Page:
“That’s why John Malkovich appeared in a trailer a year after he came, and that’s why Jude Law agreed to play in the trailer that will be released during this year’s festival.”

For many years you’ve been involved in programming the festival. What is the secret of programming a film festival? How do you do it?

“There’s no secret. We are a group of people who start watching films about 10 months before the festival, going to several film festivals, trying to see what’s new, what are the hot new directors to follow.

Jude Law,  photo: Štěpánka Budková
“At the same time, we try to put together interesting tributes and retrospectives which would help create the wonderful atmosphere during the festival, with the help of older films.

“Basically we get to see hundreds of films. During the viewing procedure we start to get an idea as to what the festival could be. There is no idea before we start to watch films as to what the festival should be about, in terms of topics, etc. It comes during the process.”

Do you have debates about the films? Or are there some films that will only have been seen by one person?

“No, we definitely don’t do it that way. We try to make sure as many of us as possible see films. Basically, the official selection gets watched by all four all-year-round members of the programming team.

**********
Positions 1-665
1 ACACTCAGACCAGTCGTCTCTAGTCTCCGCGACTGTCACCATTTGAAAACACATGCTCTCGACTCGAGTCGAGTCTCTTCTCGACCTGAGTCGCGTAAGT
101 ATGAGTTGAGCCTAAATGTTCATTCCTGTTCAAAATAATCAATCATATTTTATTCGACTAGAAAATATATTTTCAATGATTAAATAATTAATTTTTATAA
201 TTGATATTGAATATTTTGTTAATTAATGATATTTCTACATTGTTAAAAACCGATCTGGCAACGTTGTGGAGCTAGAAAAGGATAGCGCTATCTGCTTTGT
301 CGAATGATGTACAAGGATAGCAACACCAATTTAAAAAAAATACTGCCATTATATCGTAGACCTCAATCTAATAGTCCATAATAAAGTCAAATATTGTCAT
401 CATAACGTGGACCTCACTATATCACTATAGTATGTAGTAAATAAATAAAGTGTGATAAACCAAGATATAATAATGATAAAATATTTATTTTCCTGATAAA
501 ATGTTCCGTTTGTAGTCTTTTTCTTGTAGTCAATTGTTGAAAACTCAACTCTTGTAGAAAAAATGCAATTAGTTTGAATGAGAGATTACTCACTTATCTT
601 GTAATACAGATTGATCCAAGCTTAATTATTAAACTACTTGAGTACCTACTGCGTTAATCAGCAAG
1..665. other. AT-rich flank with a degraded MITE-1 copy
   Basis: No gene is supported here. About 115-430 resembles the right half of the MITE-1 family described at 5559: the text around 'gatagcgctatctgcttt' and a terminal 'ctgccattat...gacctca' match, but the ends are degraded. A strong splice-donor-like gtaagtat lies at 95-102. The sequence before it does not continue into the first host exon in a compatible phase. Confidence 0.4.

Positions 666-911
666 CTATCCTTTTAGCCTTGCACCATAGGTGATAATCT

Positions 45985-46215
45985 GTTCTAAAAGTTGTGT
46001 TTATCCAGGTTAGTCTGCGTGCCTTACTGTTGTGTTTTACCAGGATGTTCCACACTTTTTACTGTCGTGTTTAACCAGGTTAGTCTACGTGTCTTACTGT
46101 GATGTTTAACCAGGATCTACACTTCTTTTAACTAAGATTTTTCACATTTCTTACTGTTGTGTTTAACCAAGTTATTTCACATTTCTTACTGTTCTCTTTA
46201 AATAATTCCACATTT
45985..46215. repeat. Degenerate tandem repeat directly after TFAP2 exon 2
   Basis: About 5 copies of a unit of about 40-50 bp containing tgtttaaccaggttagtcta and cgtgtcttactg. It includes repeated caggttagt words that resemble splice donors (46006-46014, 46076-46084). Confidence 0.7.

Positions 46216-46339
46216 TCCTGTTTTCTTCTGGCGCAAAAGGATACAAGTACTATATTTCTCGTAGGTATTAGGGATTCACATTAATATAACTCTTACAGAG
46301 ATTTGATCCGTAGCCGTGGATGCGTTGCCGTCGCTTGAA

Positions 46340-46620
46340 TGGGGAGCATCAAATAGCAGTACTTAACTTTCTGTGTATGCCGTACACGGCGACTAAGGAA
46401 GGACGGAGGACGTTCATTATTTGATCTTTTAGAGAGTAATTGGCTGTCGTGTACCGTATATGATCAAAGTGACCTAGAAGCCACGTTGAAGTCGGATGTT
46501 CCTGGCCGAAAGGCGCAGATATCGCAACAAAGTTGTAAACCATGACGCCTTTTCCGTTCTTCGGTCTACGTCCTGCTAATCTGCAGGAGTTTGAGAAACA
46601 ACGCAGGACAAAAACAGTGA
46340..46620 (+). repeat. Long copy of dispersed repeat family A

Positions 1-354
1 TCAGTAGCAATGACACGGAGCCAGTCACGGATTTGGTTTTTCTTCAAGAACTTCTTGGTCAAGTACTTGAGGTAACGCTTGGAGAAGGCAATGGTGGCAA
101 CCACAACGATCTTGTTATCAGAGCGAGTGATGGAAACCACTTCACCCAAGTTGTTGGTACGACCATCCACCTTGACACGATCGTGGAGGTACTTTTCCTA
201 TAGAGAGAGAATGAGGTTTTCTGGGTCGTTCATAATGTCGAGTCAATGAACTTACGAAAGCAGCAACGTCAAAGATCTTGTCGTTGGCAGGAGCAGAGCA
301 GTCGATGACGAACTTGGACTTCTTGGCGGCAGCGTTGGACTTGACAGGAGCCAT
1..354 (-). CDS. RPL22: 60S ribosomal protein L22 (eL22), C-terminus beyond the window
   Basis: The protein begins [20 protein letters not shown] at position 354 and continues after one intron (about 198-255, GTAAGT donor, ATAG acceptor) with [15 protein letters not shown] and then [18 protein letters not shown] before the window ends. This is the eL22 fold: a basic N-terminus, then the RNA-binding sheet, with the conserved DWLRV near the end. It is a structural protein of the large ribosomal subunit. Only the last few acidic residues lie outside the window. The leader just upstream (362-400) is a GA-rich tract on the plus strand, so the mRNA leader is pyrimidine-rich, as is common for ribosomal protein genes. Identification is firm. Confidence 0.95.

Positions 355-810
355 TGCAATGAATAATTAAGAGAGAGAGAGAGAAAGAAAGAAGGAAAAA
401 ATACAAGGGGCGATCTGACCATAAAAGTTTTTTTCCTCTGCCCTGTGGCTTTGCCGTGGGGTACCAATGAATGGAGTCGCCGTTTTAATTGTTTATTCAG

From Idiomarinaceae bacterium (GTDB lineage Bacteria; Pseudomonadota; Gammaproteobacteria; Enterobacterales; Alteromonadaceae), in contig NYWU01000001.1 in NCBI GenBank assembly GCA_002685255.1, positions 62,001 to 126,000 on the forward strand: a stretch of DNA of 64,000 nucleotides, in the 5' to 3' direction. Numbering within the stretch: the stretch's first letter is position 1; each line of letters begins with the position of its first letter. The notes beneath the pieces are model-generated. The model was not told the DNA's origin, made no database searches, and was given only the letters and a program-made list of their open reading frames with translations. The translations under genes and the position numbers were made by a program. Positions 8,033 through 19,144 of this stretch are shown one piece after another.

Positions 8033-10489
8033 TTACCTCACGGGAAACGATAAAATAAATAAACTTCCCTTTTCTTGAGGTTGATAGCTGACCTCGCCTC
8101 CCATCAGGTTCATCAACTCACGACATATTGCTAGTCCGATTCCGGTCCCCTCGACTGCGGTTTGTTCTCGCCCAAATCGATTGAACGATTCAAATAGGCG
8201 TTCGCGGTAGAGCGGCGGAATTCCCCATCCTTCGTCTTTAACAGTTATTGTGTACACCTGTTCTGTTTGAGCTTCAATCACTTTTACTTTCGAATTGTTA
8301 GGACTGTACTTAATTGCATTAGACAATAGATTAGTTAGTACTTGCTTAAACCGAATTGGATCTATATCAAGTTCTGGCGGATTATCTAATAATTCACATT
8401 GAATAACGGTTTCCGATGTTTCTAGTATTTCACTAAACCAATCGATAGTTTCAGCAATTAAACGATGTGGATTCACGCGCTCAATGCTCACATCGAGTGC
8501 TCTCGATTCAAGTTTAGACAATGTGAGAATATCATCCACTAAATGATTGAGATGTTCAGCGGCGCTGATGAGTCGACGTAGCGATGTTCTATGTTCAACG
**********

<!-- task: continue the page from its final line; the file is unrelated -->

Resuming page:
“Obviously we also have a group of pre-screeners who help us to go through the submissions, which now number almost 2,000. But not a single film gets to be seen by only one person.”

This year you are for the first time artistic director. You’re following the great Dr Eva Zaoralová, who did so much to revive the Karlovy Vary festival in the mid to late 1990s. Those are big shoes to fill – are you daunted filling those shoes?

“Well, for me the biggest challenge at this time – given the fact that I took over only about five or six months ago – is to bring the 46th Karlovy Vary film festival safely into port in July, and with the help of my colleagues to have it secured.

Eva Zaoralová